Red Rover, Red Rover, Send Curiosity Right Over

Unlike the Russians, at least we can get our Mars missions out of Earth’s orbit.

NASA launches super-size Mars rover to red planet

The world’s biggest extraterrestrial explorer, NASA’s Curiosity rover, rocketed toward Mars on Saturday on a search for evidence that the red planet might once have been home to itsy-bitsy life.

It will take 8½ months for Curiosity to reach Mars following a journey of 354 million miles.

An unmanned Atlas V rocket hoisted the rover, officially known as Mars Science Laboratory, into a cloudy late morning sky. A Mars frenzy gripped the launch site, with more than 13,000 guests jamming the space center for NASA’s first launch to Earth’s next-door neighbor in four years, and the first send-off of a Martian rover in eight years.

See also:
NASA Rover Begins Long Cruise to Mars
For NASA’s rover Curiosity, it’s ‘Mars or Bust!’
NASA Launches Hefty Curiosity Rover to Mars
NASA launches $2.5 billion rover to Red Planet
Super-size Mars rover blasts off, biggest robotic explorer ever built to roam another planet
Launch of Nasa Curiosity Mars rover could lead to human mission by 2030
NASA launches super-size rover to Mars: ‘Go, Go!’
NASA rover launched to seek out life clues on Mars
Nasa rover begins journey in search of life on Mars
Curiosity on its way to Mars – November 26, 2011
NASA Rover to Begin Journey to Mars
Curiosity Starts Nine Month Journey to Mars
NASA’s Mars Rover Curiosity Takes Off
Will NASA’s Curiosity rover find signs of life on Mars?
Mars Science Laboratory
Mars Science Laboratory
Mars Science Laboratory

Well, so far so good, the mission is off to a good start. Of course, there’s still plenty of thing that could go wrong, the landing sequence for setting Curiosity down on the Martian surface looks to be extremely complex, like something Rube Goldberg would come up with.

/for $2.5 billion, Curiosity had better perform as advertised and discover something spectacular

Air Force Mystery Toy, The Sequel

Up and into orbit it goes, what it does, nobody knows. Although, the fact that it’s a military and not a civilian program should be a big clue.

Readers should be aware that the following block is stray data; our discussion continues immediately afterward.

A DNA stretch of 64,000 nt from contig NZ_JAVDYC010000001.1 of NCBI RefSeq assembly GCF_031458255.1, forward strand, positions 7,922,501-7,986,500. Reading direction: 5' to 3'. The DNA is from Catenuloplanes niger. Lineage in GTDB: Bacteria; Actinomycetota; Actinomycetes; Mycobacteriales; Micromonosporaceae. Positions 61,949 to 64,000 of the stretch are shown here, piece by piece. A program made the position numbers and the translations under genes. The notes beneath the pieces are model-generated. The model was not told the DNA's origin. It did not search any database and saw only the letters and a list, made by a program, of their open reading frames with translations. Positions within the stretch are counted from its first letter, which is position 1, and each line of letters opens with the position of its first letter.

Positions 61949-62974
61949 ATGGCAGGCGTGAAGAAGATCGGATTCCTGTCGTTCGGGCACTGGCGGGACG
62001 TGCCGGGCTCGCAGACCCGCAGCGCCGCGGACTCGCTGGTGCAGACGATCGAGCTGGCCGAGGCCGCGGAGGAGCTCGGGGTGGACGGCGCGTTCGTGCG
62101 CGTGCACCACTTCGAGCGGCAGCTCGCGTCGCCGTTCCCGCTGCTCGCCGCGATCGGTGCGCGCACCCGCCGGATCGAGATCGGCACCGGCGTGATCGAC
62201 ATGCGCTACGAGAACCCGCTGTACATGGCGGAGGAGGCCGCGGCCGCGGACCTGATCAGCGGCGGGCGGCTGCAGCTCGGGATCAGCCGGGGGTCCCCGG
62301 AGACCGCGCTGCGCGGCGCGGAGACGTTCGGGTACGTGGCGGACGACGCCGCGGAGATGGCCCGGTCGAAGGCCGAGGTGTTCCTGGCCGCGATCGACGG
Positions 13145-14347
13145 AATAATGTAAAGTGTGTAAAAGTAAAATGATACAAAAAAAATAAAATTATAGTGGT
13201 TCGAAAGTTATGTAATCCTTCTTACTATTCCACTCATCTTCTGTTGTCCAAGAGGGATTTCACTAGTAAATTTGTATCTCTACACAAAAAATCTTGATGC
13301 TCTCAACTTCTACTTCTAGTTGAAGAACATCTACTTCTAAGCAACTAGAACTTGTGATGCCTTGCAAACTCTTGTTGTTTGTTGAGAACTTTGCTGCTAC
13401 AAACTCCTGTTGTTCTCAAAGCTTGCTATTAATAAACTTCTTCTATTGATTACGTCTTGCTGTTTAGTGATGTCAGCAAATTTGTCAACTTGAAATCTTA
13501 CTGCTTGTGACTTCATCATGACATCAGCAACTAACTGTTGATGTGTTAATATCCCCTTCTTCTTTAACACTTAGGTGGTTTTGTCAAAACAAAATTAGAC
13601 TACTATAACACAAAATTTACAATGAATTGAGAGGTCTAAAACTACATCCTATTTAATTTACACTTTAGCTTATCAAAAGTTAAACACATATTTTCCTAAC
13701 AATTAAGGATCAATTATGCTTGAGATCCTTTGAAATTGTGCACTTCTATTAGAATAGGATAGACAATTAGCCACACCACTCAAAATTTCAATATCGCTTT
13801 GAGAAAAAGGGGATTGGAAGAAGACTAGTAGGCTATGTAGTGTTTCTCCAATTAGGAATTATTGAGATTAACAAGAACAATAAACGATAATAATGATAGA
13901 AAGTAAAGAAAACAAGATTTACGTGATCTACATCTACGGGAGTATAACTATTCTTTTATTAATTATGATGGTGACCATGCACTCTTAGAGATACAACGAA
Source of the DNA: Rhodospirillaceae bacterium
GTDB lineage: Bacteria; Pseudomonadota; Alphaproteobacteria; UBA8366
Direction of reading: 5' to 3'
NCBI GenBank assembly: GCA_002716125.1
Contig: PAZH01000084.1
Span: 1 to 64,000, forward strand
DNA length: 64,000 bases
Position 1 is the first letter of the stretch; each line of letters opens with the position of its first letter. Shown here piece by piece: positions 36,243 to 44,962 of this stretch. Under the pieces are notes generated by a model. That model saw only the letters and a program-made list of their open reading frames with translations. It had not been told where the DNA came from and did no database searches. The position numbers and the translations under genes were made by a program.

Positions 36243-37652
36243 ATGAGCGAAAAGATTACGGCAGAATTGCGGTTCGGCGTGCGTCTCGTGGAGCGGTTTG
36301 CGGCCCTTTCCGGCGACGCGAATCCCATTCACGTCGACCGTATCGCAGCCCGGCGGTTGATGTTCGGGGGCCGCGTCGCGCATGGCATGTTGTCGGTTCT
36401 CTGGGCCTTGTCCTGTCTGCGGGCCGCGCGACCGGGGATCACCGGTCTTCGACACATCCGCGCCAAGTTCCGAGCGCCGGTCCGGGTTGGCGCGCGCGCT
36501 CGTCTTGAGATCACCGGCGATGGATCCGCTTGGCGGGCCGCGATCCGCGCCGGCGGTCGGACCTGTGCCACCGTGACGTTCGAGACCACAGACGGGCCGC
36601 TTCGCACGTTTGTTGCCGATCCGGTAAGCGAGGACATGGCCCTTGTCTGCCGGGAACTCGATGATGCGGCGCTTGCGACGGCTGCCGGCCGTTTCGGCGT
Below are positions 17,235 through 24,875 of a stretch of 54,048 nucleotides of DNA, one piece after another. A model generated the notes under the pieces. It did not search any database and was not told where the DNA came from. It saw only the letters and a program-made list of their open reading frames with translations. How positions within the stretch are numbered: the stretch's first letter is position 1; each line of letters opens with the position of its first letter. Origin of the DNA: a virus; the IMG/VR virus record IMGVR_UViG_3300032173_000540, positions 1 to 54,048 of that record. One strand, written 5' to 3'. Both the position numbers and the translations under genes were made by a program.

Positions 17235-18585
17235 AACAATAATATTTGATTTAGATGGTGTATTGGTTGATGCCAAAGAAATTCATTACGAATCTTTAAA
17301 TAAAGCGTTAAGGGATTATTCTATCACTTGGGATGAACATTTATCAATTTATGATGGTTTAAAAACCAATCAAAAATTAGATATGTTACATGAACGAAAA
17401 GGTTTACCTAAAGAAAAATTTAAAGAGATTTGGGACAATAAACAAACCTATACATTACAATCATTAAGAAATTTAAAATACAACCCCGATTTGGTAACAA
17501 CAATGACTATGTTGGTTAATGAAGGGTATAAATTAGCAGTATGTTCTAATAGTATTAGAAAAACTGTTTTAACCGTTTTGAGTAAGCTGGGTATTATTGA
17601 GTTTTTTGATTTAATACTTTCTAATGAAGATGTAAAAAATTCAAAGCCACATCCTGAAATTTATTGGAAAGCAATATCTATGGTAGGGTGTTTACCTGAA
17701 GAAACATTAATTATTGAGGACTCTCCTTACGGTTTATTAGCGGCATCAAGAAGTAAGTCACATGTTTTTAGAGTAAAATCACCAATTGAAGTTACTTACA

2nd Boeing-built Orbital Test Vehicle X-37B Begins Flight

Boeing . . . today announced the successful launch of the second Boeing-built X-37B Orbital Test Vehicle (OTV) for the U.S. Air Force Rapid Capabilities Office (RCO). The OTV was launched on an Atlas V rocket into a low-Earth orbit today at 5:46 p.m. Eastern time from Cape Canaveral Launch Complex 41.

“History was made in December when the X-37B became the United States’ first unmanned vehicle to return from space and land on its own,” said Craig Cooning, vice president and general manager of Boeing Space & Intelligence Systems. “The success of that mission validated this reusable and effective way to test new technologies in space and return them for examination.

“Today, we took another important step with the successful launch of the second OTV, enabling the RCO to further experiment with the vehicle and its ability to operate in low-Earth orbit,” Cooning continued. “Close teamwork between the Air Force Rapid Capabilities Office, the United Launch Alliance Atlas team, and the 45th Space Wing at Cape Canaveral Air Force Station made this launch a success.”

See also:
Space weaponry in focus as US Air Force launches mysterious X-37B robotic plane
Second Orbital Test Vehicle X-37B Begins Flight
Air Force X-37B space plane launched into orbit
Air Force launches unmanned spacecraft
X-37B, super-secret experimental Air Force space plane, launches into orbit
The Air Force’s X-37B space plane reaches orbit for the second time
Second x37b Super-Secret Mission Launched into Space
The X 37B: Unmanned ‘Classified’ Space Plane Launched – Why?
Secretive plane raises flags as it heads for orbit
U.S. ‘space plane’ in orbit
Secret space mission blasts off
Atlas V Rocket Roars Toward Space
Atlas 5 rocket rumbles into sunny sky
X-37B Orbital Test Vehicle
Boeing X-37
It’s A Bird, It’s A Plane, It’s A Mystery Toy!
The Mystery Toy Comes Home To Roost

Well, today’s Air Force launch certainly went better than Thursday’s NASA launch.